The Federal Reserve is prepared to take further steps to help a fragile economic recovery held back by a weak job market and financial stresses in Europe, Fed Chairman Ben Bernanke said on Tuesday.

The Committee will continue to closely monitor economic developments and is prepared to take further action as appropriate to promote a stronger economic recovery in the context of price stability, Bernanke said.

Given anemic employment growth that has depressed consumer confidence, Bernanke urged lawmakers not to cut spending too quickly in the short term even as they grapple with trimming the budget deficit over the long term.

He said government belt-tightening was likely to prove a significant drag on the world's largest economy, which averaged less than 1 percent annualized growth in the first half of the year.

An important objective is to avoid fiscal actions that could impede the ongoing economic recovery, he said,

Bernanke said European financial strains posed ongoing risks to U.S. economic growth, saying they had already dampened the mood of households and businesses.

A depressed housing sector and tight credit are other factors preventing a more robust expansion, Bernanke said, and he offered little prospect that the labor market would improve soon.

Recent indicators, including new claims for unemployment insurance and surveys of hiring plans, point to the likelihood of more sluggish job growth in the period ahead, he told the Joint Economic Committee of Congress.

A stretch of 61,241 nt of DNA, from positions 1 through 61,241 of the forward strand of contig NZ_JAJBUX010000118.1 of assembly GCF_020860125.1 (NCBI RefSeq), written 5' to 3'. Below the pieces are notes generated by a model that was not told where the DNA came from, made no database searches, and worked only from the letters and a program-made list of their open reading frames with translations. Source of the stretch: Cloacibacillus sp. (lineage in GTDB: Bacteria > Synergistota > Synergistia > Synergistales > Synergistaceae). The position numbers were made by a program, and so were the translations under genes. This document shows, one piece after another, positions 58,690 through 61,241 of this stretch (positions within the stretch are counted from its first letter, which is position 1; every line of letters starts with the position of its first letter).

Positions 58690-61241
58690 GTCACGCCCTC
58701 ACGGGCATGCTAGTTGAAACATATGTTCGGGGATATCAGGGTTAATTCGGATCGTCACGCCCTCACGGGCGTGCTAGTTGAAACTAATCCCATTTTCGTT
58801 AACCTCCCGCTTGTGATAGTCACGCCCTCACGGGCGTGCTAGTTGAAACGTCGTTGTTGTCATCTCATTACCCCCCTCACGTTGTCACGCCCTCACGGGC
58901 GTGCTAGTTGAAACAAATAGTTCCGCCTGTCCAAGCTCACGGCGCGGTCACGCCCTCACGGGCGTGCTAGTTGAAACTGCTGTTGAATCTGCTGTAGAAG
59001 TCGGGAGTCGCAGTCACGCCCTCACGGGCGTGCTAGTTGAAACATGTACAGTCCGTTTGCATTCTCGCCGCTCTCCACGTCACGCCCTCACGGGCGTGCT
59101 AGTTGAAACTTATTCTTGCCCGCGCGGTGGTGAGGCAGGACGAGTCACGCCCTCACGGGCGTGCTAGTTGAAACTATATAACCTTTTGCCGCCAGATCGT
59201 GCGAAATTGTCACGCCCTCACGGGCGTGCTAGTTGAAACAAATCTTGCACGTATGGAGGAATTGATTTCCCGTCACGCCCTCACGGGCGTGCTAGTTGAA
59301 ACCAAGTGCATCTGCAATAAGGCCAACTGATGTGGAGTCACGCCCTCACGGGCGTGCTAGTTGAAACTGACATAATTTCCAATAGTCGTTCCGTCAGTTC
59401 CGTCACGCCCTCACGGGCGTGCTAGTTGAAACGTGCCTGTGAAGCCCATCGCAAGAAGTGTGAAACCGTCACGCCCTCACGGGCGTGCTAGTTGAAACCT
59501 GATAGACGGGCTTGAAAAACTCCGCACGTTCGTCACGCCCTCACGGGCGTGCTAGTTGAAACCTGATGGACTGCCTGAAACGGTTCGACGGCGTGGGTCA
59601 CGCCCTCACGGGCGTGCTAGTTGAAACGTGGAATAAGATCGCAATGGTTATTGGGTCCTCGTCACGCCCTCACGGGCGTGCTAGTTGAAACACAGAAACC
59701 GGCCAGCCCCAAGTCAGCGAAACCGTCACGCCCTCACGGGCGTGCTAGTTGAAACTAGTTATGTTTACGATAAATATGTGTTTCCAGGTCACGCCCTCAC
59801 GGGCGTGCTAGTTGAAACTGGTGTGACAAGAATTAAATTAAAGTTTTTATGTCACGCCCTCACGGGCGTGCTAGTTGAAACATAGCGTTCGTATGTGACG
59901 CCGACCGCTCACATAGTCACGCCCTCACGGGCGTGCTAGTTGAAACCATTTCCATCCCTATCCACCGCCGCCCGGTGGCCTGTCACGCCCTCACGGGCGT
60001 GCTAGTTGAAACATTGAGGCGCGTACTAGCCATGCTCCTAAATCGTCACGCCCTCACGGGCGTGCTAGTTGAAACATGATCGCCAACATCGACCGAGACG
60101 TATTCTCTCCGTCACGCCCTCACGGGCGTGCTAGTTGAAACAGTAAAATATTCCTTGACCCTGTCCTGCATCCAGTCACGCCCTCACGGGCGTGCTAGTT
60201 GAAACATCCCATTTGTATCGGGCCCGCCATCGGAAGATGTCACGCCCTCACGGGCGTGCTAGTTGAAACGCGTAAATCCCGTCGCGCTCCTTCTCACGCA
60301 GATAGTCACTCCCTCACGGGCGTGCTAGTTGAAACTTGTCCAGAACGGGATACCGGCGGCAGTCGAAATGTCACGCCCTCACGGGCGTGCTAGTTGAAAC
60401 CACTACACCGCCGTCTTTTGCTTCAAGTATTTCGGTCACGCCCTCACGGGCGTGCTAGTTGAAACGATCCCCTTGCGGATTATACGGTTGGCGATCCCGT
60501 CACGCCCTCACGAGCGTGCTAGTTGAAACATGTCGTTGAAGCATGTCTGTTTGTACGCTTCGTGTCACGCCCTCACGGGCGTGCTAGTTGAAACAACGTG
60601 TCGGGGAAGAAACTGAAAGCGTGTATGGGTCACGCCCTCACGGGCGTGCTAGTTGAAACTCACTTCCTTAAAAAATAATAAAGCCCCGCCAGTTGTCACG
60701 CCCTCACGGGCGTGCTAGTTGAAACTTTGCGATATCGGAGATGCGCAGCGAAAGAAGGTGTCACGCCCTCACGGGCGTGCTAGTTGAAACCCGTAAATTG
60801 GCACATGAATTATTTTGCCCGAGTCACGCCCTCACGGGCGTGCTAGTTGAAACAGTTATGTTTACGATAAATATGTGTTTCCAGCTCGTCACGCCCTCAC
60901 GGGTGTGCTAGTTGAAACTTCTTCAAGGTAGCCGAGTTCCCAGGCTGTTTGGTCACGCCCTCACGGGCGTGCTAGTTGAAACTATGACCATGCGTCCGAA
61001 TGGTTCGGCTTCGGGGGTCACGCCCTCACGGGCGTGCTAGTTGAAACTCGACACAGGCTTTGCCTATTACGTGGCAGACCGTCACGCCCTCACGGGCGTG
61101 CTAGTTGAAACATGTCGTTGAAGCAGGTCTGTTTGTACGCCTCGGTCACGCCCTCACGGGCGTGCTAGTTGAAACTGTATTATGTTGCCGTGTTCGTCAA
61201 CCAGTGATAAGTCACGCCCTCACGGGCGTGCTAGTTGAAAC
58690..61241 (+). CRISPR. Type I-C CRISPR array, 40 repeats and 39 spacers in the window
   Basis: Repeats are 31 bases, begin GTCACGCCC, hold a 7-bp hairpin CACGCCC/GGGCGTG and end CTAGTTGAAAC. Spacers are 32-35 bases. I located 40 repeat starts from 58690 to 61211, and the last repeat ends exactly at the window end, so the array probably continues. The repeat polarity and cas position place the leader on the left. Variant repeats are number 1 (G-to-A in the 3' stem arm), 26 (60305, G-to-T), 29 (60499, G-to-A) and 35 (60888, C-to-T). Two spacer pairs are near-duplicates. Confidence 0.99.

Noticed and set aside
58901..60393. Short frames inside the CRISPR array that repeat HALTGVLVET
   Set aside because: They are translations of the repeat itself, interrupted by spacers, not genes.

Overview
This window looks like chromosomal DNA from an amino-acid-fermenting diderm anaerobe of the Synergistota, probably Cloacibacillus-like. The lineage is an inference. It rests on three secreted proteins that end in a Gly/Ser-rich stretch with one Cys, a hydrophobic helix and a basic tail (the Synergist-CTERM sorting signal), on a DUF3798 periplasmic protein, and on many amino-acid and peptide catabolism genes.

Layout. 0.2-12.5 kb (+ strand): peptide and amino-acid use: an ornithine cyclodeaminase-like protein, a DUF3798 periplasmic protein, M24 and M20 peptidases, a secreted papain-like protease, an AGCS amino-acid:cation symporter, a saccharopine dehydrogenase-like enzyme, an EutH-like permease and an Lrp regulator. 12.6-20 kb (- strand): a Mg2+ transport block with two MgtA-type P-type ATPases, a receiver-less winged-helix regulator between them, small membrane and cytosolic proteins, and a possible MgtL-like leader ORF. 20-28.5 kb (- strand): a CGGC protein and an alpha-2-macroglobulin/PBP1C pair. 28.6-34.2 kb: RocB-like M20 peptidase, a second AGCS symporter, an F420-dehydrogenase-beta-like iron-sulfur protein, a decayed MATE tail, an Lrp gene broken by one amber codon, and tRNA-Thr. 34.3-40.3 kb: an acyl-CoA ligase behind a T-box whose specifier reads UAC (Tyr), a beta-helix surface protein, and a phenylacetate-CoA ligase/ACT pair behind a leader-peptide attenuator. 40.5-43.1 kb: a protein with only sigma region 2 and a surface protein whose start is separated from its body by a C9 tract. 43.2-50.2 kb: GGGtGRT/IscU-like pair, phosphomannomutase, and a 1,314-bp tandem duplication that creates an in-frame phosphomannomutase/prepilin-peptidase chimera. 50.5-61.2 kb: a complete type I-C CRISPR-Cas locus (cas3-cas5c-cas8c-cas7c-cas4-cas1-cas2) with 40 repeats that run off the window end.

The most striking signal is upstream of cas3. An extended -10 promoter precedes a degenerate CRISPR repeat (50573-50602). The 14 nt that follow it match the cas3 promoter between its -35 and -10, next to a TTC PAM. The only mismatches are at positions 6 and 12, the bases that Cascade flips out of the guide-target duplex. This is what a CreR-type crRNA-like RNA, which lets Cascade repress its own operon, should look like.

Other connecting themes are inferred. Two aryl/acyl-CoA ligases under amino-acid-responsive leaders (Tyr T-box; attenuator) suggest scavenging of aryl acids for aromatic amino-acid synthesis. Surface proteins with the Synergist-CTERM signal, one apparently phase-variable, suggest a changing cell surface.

Stressing that higher inflation earlier in the year had not become ingrained in the economy, Bernanke argued price pressures will remain subdued for the foreseeable future.

That backdrop made it easier for the Fed to launch a fresh monetary easing effort in September, when it announced it would be selling $400 billion in short-term Treasuries and use the proceeds to buy longer-dated ones.

The policy is expected to have a dampening effect on long-term interest rates, stimulating lending and investment. However, many economists have doubts about its effectiveness, arguing that the key underlying problem is a lack of demand rather than lack of credit.

In response to the financial crisis and recession of 2008-2009, the Fed slashed interest rates to effectively zero and more than tripled the size of its balance sheet to a record $2.9 trillion.

(Editing by James Dalgleish)